FLORIDA BAR ETHICS OPINION
March 10, 1977
Advisory ethics opinions are not binding.
A former judge who practices law and also serves as a corporate officer may not use the title
“Judge” with his name on the corporation’s stationery, nor should the corporation’s employees
refer to him as “Judge” in communications with third persons.
Note: Judicial conduct is governed by the Code of Judicial Conduct. The Judicial Ethics
Committee issues opinions interpreting this Code.
70-63, 73-27, 73-31
Vice Chairman Lehan stated the opinion of the committee:
A practicing lawyer had been a judge for a period of four months
approximately nine years ago. He advises that he is commonly known in the
community as “Judge ....” He engages in the practice of law and also separately in
business as the president and chairman of the board of a company involved in
financial matters and having regular dealings with the public. He asks:
(1) Whether his identification on the letterhead of the separate business may
properly refer to him as “Judge ….”
(2) Whether he must forbid the employees of the separate business to use the
title “Judge” in referring to him when addressing outside persons.
The Committee answers the first question in the negative and the second question in the
Prior opinions of this Committee have established that use of the title “Judge” by a
practicing lawyer who was formerly a judge may be improperly self-laudatory under DR 2-101.
As to the first question presented by this inquiry, the prohibitions of DR 2-101 against a lawyer
participating in the use of any form of public communication containing professionally
self-laudatory statements and against a lawyer publicizing himself as a lawyer through any
means of commercial publicity are not restricted to statements or publicity directly incident to, or
referring directly to, his law practice, such as identification of a lawyer as “Judge” on his law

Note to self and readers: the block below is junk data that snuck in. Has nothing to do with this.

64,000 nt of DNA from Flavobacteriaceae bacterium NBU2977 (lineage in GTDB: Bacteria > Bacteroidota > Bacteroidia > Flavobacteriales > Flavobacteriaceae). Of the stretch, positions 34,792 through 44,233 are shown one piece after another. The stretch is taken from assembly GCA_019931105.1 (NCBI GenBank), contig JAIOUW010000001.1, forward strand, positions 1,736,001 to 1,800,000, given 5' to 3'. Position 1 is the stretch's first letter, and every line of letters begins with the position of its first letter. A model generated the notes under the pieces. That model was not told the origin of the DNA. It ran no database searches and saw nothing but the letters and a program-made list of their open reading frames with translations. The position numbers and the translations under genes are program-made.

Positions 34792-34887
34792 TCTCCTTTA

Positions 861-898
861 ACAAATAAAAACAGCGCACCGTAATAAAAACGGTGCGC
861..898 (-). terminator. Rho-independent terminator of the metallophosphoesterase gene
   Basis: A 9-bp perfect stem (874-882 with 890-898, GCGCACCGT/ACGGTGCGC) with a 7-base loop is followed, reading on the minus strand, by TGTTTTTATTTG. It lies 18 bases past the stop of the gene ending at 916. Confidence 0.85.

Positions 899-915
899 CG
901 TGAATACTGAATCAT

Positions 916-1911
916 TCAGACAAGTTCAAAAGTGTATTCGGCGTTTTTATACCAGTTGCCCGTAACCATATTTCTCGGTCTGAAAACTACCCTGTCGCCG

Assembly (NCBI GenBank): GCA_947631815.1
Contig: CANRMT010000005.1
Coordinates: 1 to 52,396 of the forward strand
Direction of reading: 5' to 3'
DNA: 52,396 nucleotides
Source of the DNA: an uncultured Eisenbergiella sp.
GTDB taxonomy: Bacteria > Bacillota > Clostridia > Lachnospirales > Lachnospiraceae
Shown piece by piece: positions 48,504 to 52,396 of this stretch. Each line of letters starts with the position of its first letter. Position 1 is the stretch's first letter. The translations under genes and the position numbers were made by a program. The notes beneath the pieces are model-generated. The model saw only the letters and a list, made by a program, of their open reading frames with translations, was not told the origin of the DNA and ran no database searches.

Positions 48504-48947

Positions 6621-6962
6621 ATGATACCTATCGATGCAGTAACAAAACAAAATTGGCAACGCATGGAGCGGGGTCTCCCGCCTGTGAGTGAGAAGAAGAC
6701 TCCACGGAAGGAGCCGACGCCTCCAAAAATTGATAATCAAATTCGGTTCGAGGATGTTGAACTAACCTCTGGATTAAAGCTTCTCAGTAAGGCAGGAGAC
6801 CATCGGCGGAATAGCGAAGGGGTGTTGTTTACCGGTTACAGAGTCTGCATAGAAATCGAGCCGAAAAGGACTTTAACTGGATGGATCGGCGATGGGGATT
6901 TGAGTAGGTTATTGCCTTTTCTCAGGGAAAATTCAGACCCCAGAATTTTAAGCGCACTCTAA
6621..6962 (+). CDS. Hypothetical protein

office stationery. Those prohibitions would include participation in any form in such statements
or publicity which would be construed as professionally self-laudatory. A lawyer should not do,
or permit others over whom he has control to do, indirectly what he cannot do directly under the
Code of Professional Responsibility. Accordingly, those prohibitions would preclude
identification of a practicing lawyer as “Judge ...” on the letterhead of a business which deals
with the public and of which he is chief executive officer. See Opinions 70-63 [since
withdrawn], 73-27, and 73-31.
As to the second question, Opinions 73-27 and 70-63 [since withdrawn] state that a
former judge engaged in the practice of law should instruct his office staff to refrain from
affirmatively placing third persons in an embarrassing position of dealing with “Judge ....”
Opinion 70-63 [since withdrawn] also states that he should not be required to forbid his staff or
others from addressing him as “Judge ...” if the title has become attached to the particular man,
rather than the judicial office.
The Committee adheres to those former opinions and feels that under the circumstances
of this inquiry there should be no valid distinction between the employees in question being
those employed by a separate business of which the practicing lawyer is chief executive officer
(as in this inquiry) or those employed by the lawyer’s law office (as in the circumstances
surrounding the former opinions; the instant inquiry does not refer to employees of the inquiring
attorney’s law office). Accordingly, the employees of the separate business referred to in this
inquiry should be instructed to avoid using the title “Judge ...” in referring to the lawyer when
communicating with outside persons. But such employees may address the lawyer himself as
“Judge” if the title has in general usage become attached to him as part of his commonly
In any case of doubt, for example, where such employees are addressing both outside
persons and the lawyer at the same time in the presence of both, the doubt should be resolved
against use of the term “judge” with reference to the lawyer in question.
An additional aspect of this inquiry with regard to question (2) above is that the use of the
title “Judge ...” may reduce confusion with the identity of a relative and business associate of the
same name. The Committee does not feel that the possibility of such confusion would justify
departing from the foregoing opinion of the Committee as to that question, especially in written
correspondence and in answering the telephone. However, in specific cases of such confusion the
Committee recognizes that it may be necessary to use “Judge ...” as a method of correcting the